This is the statategy that will address another important group of customers.. This group is composed primarily of relatively young people with exceptionally large incomes. For these people price is of secondary importance and for them, individual, expert consultation is important; They want, as it were, a suit tailored to exacting and personalized measure. In this market segment, natural stone work is very competitive, particularly when it is presented as a medium for a unique, individualized product.

And finally there is a third, hybrid type, the type of people that serve their plonk in Remy-Martin bottles. They are hardly likely to be interrested in a substantial product like natural stone work.

Stonework turns to marketing

Stone is a beautiful medium but, over and above the upscale image, it has to be somehow useful for the end user. In the coming years, we ar going to have to emphasize ever more strongly the practical advantages of stone over textile or non-textile competing products. Formally stated, it sounds terribly complicated: The interaction between economics and ecology will have a marked influence on the politics of purchasing decisions in the coming decades. Put more simply, "environmentally friendly" or "environmentalyy supportable" will be key words that influence the market potential of a product. Design, market sensitivity and -- more so even than now -- the price/performance ratio have a major role in navigating this changing market landscape. Much will depend on making natural stone a market product and on clearly demonstrating the practical features along with the æsthetic ones.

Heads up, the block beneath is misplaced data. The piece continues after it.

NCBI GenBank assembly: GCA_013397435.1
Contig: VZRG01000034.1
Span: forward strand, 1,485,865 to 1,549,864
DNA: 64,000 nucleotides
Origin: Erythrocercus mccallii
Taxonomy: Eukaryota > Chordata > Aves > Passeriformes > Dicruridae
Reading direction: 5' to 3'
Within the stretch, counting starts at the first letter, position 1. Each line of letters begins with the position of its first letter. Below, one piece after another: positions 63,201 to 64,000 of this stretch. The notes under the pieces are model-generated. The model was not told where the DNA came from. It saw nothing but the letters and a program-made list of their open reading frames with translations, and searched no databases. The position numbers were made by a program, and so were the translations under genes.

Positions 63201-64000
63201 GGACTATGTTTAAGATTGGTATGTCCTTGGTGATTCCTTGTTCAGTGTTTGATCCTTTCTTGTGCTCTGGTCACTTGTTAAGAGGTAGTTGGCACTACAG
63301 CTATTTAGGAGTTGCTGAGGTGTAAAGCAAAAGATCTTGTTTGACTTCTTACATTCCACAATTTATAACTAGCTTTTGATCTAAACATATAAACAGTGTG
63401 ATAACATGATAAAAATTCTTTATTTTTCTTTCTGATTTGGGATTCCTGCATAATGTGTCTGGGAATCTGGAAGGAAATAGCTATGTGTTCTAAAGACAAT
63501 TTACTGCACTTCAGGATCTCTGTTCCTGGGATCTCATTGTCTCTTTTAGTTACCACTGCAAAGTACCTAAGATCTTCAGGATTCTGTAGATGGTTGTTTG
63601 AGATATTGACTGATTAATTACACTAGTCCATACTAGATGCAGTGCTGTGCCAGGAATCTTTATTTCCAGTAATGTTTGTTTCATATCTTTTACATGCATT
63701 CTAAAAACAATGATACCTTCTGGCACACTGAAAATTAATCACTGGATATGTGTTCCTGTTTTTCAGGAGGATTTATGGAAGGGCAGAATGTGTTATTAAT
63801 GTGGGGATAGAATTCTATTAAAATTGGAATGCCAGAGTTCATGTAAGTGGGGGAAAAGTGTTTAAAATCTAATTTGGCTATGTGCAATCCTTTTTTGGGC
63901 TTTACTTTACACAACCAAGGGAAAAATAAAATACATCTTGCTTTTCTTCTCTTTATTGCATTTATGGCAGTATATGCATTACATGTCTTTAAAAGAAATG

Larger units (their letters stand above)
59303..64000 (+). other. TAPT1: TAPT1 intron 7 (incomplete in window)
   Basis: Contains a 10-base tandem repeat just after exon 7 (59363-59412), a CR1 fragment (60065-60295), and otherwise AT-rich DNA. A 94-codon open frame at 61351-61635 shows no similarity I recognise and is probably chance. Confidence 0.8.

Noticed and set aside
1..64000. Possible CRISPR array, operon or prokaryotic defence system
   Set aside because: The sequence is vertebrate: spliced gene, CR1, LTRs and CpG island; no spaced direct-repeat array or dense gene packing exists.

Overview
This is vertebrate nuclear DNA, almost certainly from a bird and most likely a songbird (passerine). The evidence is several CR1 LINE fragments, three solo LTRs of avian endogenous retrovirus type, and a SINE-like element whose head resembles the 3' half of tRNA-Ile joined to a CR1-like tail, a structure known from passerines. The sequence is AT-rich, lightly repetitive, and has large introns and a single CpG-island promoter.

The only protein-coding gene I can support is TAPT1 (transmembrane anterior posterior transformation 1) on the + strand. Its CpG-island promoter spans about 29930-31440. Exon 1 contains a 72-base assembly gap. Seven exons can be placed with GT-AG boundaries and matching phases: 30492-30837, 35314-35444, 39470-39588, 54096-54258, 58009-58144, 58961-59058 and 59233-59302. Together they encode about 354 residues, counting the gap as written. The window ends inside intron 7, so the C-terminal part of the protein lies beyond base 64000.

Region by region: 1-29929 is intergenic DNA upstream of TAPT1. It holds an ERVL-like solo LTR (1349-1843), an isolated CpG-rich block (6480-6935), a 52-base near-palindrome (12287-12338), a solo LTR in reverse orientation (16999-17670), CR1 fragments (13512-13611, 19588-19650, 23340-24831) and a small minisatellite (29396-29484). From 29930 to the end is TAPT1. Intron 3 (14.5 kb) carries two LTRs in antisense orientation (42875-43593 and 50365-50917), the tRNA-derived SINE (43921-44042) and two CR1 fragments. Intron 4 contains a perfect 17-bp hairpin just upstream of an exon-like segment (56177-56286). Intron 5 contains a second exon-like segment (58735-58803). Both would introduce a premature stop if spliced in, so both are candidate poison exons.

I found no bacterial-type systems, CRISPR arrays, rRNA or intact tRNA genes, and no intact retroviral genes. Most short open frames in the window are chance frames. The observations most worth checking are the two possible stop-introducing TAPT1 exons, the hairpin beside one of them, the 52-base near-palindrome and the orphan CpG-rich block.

Stone is environmentally friendly, especially when it comes from domestic quarries. It is economical because it entails little post-installation cost and cleaning and maintainance are inexpensive. Natural stone has, for all practical purposes, an unlimited lifespan, is easy to maintain and offers high value for money spent. Those are the arguments in favor of stone. What about arguments aginst it? Well, stone is boring! It's a millenia-old design concept that doesn't yield to change. Stone is quarried and prepared in underveloped countries at exploitive wages, often by child labor. The infrastructure that gets the stones from the quarries to the craftsmen consists of long passgaes by sea on aged freighters. None of this is "environmentally friendly". You should be aware of these arguments and have suitable answers in mind. There will be customers in the coming years that view stone from this viewpoint.

New old markets

The new markets for stone are the old ones; They must be defined anew. The future markets are: Build with stone, live with stone. Elegant bathrooms done in exotic stone are one thing; Hotel bathtubs are another take on the idea. Talk to your friendly neighborhood hotel manager! Convey to him, as to your other costomers, the economical utility of stone in addition to its elegance. As for all products, natural stonework must be effectively advertised, ideally with an industrious campagin of image building. If this exceeds the resources of the industry's existing trade associations, then it simply has to be commenced as an individual business initiative.


...from a present estimated 650 million marks to more than 1.5 trillion.
...von derzeit 650 Millionen DM auf über 1,5 Billionen DM.
Can this be correct? - tr.
Copyright © 1995 HEPHAISTOS Internationale Zeitschrift für Metallgestalter. Permission is granted to reproduce this article for educational or other not-for-profit purposes.
Updated 18 August 1995 -- Michael Spencer